Kishu Ken

Kishu Ken

The Kishu is a breed that gives off an air of soboku (natural beauty) and strength. Excellent Kishu Ken had survived in the Kii Peninsula region, especially Kumano and Nachiurago, and in May 1934, the breed was designated as a national natural monument. Medium type and small type Nihon Ken have always had value as hunting dogs, and as such were bred all over the country from prehistoric times. The style of hunting with these dogs is often referred to as ``ichi-juu, ikku (one gun, one dog),'' in which a hunter hunts with one dog. Among the 6 Japanese breeds, the Kishu Ken has a reputation for being so skilled, that it is said that no other breed can surpass it when it comes to hunting wild boar. However, as the number of people making a living through hunting decreased, the majority of Kishu Ken began to be kept by ordinary households. Although in daily life a Kishu may appear calm and peaceful, his inner fighting spirit is immeasurable. They are extremely alert to their surroundings, and their powerful reactions to things deemed suspicious are quite a deterrent. It can be said that many would describe the Kishu Ken as a strong and reliable partner.

Hamaguri Eyes

The eye shape of the Nihon Ken is described as a scalene triangle, but the Kishu Ken's eye shape is often referred to as hamaguri (clam) shaped. The inner vertical line of the eye, from the upper corner to the lower, draws a slight outward arc, and is a characteristic of the Kishu Ken that is not found in other Nihon Ken.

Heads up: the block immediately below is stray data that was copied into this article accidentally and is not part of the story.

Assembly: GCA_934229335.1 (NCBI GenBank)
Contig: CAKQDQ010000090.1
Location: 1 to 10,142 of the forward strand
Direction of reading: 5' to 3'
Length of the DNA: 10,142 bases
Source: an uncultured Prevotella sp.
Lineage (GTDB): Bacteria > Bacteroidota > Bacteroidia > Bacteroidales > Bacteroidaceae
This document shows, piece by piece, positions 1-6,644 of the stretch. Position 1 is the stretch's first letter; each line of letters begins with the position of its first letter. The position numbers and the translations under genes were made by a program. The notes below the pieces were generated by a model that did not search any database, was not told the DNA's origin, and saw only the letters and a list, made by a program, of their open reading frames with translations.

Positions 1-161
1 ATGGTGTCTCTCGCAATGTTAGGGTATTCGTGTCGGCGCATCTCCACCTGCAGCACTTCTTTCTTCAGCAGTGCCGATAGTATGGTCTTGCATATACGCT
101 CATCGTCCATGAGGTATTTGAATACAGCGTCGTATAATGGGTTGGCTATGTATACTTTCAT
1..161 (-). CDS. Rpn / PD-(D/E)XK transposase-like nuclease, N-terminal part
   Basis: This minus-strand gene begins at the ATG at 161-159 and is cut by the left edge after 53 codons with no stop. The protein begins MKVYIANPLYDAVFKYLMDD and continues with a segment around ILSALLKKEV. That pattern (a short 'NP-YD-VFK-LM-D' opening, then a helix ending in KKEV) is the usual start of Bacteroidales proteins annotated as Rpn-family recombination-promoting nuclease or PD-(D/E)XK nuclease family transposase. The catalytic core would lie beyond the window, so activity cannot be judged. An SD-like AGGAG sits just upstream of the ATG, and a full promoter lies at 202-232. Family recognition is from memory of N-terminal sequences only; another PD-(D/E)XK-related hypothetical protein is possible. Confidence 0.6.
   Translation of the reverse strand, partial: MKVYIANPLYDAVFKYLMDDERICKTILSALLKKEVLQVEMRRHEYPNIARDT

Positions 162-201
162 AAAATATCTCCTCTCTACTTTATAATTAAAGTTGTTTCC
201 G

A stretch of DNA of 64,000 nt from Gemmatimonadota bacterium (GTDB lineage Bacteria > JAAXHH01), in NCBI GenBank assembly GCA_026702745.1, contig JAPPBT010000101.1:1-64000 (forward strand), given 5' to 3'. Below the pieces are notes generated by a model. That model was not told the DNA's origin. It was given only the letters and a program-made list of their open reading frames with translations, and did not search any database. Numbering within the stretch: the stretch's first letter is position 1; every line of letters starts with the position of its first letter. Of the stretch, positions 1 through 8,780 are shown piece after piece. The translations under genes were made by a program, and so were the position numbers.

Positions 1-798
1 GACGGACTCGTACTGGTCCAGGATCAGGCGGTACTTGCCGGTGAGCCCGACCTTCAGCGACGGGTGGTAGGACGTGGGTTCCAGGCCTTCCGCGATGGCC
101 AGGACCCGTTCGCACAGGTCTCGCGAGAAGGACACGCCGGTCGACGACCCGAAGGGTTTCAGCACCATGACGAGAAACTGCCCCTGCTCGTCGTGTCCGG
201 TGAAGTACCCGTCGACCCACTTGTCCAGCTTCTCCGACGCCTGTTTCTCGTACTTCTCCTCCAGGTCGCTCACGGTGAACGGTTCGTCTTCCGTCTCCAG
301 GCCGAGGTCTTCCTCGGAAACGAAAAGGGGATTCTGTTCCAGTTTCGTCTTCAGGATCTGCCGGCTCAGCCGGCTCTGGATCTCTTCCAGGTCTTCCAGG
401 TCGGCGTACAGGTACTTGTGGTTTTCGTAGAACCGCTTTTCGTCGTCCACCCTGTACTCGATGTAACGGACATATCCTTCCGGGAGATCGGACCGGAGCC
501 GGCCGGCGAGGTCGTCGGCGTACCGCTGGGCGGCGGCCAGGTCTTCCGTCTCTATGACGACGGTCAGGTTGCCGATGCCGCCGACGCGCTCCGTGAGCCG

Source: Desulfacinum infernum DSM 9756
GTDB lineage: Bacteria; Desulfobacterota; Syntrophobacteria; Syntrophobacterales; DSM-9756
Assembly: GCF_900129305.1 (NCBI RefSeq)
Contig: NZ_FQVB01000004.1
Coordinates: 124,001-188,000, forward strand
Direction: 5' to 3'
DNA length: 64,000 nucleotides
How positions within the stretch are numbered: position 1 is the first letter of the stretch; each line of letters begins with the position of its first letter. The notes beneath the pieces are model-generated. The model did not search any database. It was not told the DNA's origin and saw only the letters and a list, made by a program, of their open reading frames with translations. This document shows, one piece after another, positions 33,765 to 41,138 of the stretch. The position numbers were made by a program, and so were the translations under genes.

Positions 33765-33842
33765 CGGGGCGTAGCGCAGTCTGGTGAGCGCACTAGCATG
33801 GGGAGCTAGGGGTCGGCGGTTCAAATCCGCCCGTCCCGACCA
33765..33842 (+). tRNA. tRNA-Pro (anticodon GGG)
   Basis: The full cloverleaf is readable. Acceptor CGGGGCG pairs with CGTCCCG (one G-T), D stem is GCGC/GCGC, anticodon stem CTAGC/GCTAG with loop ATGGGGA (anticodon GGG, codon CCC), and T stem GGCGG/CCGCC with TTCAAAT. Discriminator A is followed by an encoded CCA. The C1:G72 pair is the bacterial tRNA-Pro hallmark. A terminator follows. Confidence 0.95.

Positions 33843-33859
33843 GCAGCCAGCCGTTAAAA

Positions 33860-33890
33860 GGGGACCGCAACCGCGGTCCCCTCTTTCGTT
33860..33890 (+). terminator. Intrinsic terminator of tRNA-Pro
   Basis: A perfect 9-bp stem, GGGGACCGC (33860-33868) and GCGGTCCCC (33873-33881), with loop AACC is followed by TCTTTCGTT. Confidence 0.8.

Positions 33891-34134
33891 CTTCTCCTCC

Standard Size


Height: 52m (49cm to 55cm allowed)
Weight: 17kg~23kg


Height: 49cm (46cm to 52cm allowed)
Weight: around 15kg-18kg

*Height: Measured from ground to shoulder

Coat Color

Most Kishu have white coats, but there are some dogs with red or sesame coats. There are various theories and reasons as to why the breed today has predominantly white coats. One is that many of the famous dogs that formed the foundation of the modern Kishu had white coats. It is said that white coats were valued to avoid mistaking dogs for prey when hunting, and also that there was a regional preference toward the color white in the Kii mountains, which encompass the Kumano Kodo trail, because it was a sacred area.

white sesame

Famous Kishu Ken

In the realm of the Kishu Ken, Nachi no Ichi Go is said to have made the most significant contributions to the breed. Quality Kishu of today are all generally considered to have inherited at least some of his bloodline. Iwabuchi no Ken Go was a famous boar hunting dog in the mountain village of Iwabuchi in Tsukimura, and was an ideal Kishu with a strong expression and deep rich colored eyes.

Nachi no Ichi Go
Iwabuchi no Ken Go